A codec, digitises and compresses an audio signal for transmission and as the second part of the process uncompresses that same audio stream for replay.
As to the question of the appropriate codec for any one individual requirement the answer is largely driven by the quality of your network connection. Customers connecting directly to our service via a Layer2 service, or customers with high speed fibre connections can generally use the higher quality codecs like G.722. The quality of those calls will be fantastic. On the other hand if the bandwidth is pure public internet, go for the low bandwidth codecs like ILBC or G.729.
See also Ports and IPs.
Mean opinion score (MOS) is a test used to obtain the human user’s experience of the quality of a phone call. The MOS is assigned by a group of listeners using the following values:
5 – Excellent
4 – Good
3 – Fair
2 – Poor
1 – Bad
Common VoIP Codec Protocols
- G.729: is a codec that has low bandwidth requirements but provides good audio quality. This is the most commonly used codec in VoIP calling and has a MOS rating of 4.0.
- G.711: is a codec that was introduced by ITU in 1972 for use in digital telephony. With only a 1:2 compression and a 64K bitrate for each direction (128K plus some overhead), it is best used where there is a lot of bandwidth available. G.711 has a MOS rating of 4.2.
- G.722: is a high bit rate (48/56/64Kbps) ITU standard codec which, because it is of even better quality of the traditional public switched telephone network (PSTN), it can be used for a variety of higher quality speech applications. This standard also requires an adequate amount of bandwidth and usually rates a 5.0 on the MOS scale.
- Voice: G.711 A Law, G.711 U Law, G.722, GSM, iLBC, and G.729 with automatic transcoding between codecs.
- Video: H.264 and H.263.
- Fax: T.38 pass-through and termination.
- Log onto your Account.
- Select Switchboard and the phone number you wish to alter.
- Select Preferences.
- Go to Voice Quality & Networking.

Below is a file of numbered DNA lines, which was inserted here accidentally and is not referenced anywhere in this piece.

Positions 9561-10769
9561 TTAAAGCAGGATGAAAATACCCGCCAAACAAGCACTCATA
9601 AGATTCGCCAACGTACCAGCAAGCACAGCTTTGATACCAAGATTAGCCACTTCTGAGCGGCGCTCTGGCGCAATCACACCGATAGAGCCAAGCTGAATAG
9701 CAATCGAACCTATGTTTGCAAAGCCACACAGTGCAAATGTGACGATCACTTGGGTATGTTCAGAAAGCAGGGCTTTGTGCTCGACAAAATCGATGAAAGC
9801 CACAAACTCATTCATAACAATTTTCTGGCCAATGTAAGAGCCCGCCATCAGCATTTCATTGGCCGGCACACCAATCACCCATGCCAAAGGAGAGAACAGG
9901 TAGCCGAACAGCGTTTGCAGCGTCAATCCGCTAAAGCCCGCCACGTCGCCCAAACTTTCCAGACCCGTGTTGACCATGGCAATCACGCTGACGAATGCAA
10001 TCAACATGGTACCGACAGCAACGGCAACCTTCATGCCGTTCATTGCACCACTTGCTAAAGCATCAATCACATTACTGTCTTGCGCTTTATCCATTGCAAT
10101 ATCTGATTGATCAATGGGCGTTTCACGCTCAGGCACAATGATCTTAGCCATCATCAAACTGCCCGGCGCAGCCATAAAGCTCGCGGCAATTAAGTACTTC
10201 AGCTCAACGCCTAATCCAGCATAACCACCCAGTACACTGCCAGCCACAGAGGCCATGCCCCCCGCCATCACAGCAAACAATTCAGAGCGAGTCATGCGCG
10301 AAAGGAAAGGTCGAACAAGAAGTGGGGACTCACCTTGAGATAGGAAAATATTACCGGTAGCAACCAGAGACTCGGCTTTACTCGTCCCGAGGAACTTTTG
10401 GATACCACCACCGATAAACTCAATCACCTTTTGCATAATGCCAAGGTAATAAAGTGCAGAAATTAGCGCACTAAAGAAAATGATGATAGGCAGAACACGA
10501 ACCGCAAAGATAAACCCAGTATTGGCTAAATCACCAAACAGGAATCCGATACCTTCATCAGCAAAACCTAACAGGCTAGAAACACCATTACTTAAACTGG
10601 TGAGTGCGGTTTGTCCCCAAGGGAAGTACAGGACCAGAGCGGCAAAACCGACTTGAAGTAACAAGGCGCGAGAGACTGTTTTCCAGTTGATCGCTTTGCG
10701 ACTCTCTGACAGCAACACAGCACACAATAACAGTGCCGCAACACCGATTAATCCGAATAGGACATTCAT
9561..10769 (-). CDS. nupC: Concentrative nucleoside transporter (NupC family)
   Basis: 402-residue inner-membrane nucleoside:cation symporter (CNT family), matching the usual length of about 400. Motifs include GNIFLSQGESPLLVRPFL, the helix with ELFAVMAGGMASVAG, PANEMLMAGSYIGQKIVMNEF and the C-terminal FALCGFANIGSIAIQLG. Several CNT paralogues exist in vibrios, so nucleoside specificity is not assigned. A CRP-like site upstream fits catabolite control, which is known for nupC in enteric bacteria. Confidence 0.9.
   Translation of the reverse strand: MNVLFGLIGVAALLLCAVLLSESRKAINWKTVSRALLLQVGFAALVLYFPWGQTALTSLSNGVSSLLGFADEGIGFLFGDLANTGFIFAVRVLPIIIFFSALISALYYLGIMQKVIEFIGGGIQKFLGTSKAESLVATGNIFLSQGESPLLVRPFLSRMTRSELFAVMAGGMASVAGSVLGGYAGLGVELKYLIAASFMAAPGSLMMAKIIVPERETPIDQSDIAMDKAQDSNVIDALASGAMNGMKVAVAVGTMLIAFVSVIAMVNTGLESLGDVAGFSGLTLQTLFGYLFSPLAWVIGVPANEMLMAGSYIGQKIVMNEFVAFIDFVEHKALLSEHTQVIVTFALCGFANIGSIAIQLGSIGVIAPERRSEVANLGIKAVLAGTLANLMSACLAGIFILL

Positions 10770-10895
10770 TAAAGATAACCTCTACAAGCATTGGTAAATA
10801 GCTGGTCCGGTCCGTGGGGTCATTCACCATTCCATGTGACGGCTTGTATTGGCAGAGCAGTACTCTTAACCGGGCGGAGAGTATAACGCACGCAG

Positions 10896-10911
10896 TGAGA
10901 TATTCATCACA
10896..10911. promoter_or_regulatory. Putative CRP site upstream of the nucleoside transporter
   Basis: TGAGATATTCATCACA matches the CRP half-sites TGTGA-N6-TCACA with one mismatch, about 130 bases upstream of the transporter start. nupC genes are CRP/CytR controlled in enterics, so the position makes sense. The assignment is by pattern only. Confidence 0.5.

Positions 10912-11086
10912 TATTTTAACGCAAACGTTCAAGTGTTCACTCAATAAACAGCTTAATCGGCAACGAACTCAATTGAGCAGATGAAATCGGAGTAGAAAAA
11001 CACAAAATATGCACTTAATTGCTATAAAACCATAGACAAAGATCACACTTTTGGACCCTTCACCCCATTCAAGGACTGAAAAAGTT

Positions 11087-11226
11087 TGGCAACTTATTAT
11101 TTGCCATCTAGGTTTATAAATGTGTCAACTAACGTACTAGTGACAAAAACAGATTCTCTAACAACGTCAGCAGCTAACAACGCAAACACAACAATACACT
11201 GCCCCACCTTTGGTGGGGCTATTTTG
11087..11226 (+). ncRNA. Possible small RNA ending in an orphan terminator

- Set preferences.
- Set Codecs (recommended SysAdmins only).
- Set DTMF (recommended SysAdmins only).
The case for and against G.722
Calls made between two phones using the G.722 sound fantastic, so good in fact the voice quality is as if the two parties are in in the same room. Technically G.722 uses 8khz and the reason it sounds so great over VoIP networks is you are in fact hearing the consonants like ‘f’ and ‘s’ which you’ll struggle to decipher over a G.711 call.
The problem, or inherent weakness of G.722 is once it hits the PSTN and more particularly the tier one carriers that only support the narrow band G.729 and G.711 codecs. When the PSTN carriers transcode back into G.711 they drop the frequency from 8khz back to G.711’s 4kHz rendering the audio inferior to that G.711 or even G.729 ultimately risking a potential loss of voice quality.
Not behind NAT:
It has a public IP address or port forwarding setup. When SIP Peering is enabled, NAT is always disabled.
Qualify polling options:
This is used to track the registration status.
RFC2833 Compensate Feature:
DTMF are transmitted with RTP packets just like audio on the same network connection, but are encoded separately as a different payload type than the audio stream.
With this feature, customers with reliable internet connections can generally use the higher quality codecs like G.722. The quality of those calls will be fantastic. On the other hand if the bandwidth is up and down, our recommendation is bandwidth codecs like ILBC or G.729.